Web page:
1. Don’t Strategise too much: We conduct approximately thousands of property auctions each year and can tell you that each one is different. Don’t get caught up in worrying about what will happen or how the bidding will unfold. Focus on what you are there to do and that is purchase a property. Be the first person to bid. Our experience shows us approximately 70% of people who open the bidding, buy the property.
2. Bid with confidence: Many buyers sit back and wait. They want to get a feel for what is about to unfold. More often than not, it is the bidder that bids with confidence and without hesitation that walks away with the keys to their new home. If someone bids, come straight in with another bid. You have nothing to lose and everything to gain. Show your competition that you want the property at any cost. Set the pace don’t chase the pace.
3. Set yourself a base limit: If you are going to set yourself a limit make sure that limit has flexibility. As strange as that may sound, too many times I have seen bidders miss out on their dream home for $1k or $10k when the other bidder is at their limit also. In a very short time you will be happy for going that little bit extra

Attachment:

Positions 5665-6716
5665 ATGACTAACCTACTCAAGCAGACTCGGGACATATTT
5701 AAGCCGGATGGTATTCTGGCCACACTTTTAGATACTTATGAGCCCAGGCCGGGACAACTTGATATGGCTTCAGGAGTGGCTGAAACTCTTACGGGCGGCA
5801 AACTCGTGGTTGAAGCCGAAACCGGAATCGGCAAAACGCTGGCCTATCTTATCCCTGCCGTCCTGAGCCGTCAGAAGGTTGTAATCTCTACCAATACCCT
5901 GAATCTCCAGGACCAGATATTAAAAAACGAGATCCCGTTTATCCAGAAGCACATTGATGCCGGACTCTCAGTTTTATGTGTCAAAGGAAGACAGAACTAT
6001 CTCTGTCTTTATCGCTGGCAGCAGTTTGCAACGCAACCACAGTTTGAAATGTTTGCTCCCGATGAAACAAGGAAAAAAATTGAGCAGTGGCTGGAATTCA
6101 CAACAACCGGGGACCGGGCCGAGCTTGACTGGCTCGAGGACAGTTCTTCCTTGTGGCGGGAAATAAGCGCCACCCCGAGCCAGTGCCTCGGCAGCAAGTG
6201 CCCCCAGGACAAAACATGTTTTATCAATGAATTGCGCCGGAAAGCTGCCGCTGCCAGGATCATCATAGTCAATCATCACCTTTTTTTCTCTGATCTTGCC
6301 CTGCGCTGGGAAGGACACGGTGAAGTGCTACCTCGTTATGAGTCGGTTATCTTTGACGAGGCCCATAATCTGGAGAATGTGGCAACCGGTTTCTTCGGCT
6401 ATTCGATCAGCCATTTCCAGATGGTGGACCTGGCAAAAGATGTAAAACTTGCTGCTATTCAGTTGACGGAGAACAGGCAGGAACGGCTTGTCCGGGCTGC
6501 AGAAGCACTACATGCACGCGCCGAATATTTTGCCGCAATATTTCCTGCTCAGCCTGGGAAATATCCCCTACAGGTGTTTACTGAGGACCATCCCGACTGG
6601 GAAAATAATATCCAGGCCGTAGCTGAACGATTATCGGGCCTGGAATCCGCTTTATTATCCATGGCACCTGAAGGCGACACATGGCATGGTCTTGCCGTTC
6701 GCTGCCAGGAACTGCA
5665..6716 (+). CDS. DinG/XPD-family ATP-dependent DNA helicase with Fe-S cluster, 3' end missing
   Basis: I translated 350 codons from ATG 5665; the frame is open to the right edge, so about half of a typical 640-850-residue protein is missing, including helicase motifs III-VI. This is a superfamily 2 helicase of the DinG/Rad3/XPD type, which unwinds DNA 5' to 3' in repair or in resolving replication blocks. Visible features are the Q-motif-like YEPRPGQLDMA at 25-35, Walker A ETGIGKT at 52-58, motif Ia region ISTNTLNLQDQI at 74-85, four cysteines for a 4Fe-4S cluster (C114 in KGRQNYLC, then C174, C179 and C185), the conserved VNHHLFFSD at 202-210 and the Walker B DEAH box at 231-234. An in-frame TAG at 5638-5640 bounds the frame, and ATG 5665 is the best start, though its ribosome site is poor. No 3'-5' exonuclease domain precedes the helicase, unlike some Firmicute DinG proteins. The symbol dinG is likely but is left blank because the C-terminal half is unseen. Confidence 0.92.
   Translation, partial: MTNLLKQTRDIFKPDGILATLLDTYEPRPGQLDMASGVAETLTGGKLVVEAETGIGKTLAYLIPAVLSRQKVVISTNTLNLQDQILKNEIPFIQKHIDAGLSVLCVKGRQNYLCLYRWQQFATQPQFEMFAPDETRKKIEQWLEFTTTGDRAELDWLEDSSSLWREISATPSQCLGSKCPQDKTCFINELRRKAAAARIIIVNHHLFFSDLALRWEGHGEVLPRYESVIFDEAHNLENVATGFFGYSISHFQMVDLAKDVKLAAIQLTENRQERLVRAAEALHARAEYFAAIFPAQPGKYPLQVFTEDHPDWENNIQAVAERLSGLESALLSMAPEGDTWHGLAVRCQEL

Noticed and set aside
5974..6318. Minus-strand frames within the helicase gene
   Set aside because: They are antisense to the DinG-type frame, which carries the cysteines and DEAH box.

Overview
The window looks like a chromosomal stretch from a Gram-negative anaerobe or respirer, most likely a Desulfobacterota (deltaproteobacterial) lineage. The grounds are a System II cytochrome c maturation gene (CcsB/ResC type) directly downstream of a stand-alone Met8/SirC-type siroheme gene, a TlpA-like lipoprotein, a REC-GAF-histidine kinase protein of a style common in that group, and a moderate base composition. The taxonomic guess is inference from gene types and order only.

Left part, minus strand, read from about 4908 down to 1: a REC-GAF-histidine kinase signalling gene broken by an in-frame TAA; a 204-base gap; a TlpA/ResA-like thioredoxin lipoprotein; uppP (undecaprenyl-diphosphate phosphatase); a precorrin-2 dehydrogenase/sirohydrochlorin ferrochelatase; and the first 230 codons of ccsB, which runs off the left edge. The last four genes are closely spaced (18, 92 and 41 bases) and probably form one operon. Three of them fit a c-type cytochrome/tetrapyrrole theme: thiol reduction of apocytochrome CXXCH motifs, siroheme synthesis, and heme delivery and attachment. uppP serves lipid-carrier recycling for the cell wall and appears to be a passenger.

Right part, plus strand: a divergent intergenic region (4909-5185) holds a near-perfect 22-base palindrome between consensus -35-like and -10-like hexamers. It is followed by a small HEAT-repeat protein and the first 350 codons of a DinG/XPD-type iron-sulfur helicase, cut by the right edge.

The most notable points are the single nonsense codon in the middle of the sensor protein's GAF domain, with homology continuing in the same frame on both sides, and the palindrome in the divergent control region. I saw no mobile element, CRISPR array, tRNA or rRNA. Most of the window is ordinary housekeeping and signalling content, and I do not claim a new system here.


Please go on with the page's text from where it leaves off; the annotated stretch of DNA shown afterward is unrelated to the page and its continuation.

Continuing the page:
4. Don’t forget your Identification: It is a requirement by law that you register for all auctions in QLD. The easiest way to register is with a driver’s license. If you don’t have ID then you cannot register, so don’t forget. To save time on auction day there is the option to register prior to the day. Contact your agent for more details.
5. What happens if a property is passed in: Most auctions we facilitate have conditional buyers (buyers that can’t bid under auction terms and conditions) waiting hoping that the property passes in. Should the property pass in, everyone will have equal opportunity to submit their offer. If you can bid under auction terms and conditions, give it your best shot at the auction as it is the most transparent way to buy and in most cases, less competition.
6. What is a vendor bid: In QLD the auctioneer is allowed to make 1 or more bids up to but not including the reserve price on behalf of the vendor. A vendor bid must be disclosed by the auctioneer. It is not the reserve price and does not indicate a price at which the vendor will accept. A vendor or seller bid is used in different circumstances to either start the bidding, increase the bid to a level closer to what the vendors will accept or position a property at a price at which the vendor will take bids nothing less than.
7. Why might an agent or auctioneer ask you to increase your own bid: This is a common occurrence in today’s market so don’t feel uncomfortable about it. At some point in the auction, the estate agent or auctioneer may come up to you and ask you to increase your own bid. This may occur as your current bid may not be at a price at which the vendor will accept. Therefore you may need to increase your own bid if you wish to purchase the property.